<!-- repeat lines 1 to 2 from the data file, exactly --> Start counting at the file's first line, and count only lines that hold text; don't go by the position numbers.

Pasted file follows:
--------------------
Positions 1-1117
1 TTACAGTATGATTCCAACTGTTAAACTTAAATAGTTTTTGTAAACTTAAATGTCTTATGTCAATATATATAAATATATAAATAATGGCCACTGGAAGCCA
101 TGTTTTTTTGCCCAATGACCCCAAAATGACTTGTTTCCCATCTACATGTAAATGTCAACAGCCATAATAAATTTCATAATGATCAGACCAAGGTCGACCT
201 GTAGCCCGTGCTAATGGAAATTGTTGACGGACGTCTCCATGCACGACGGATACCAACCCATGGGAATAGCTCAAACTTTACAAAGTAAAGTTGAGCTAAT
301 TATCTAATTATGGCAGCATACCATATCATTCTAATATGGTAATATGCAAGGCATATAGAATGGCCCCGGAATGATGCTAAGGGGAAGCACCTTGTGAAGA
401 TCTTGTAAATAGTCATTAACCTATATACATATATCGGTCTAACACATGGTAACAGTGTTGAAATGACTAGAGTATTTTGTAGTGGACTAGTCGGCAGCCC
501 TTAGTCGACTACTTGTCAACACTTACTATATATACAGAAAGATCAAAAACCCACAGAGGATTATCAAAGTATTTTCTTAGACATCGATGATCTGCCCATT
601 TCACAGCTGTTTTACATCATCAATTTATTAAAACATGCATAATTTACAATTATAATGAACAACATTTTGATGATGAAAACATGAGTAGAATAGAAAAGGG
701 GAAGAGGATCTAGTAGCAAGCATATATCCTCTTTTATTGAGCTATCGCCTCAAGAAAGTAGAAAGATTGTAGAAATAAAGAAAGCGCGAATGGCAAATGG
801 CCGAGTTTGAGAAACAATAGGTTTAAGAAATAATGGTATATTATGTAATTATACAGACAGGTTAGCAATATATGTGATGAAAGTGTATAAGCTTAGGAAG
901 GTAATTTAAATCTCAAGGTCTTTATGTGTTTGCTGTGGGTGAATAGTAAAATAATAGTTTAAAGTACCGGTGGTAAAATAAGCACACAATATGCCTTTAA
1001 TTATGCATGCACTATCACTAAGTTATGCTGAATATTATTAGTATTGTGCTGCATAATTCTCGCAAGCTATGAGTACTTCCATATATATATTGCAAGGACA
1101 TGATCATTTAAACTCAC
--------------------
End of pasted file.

Positions 1-1117
1 TTACAGTATGATTCCAACTGTTAAACTTAAATAGTTTTTGTAAACTTAAATGTCTTATGTCAATATATATAAATATATAAATAATGGCCACTGGAAGCCA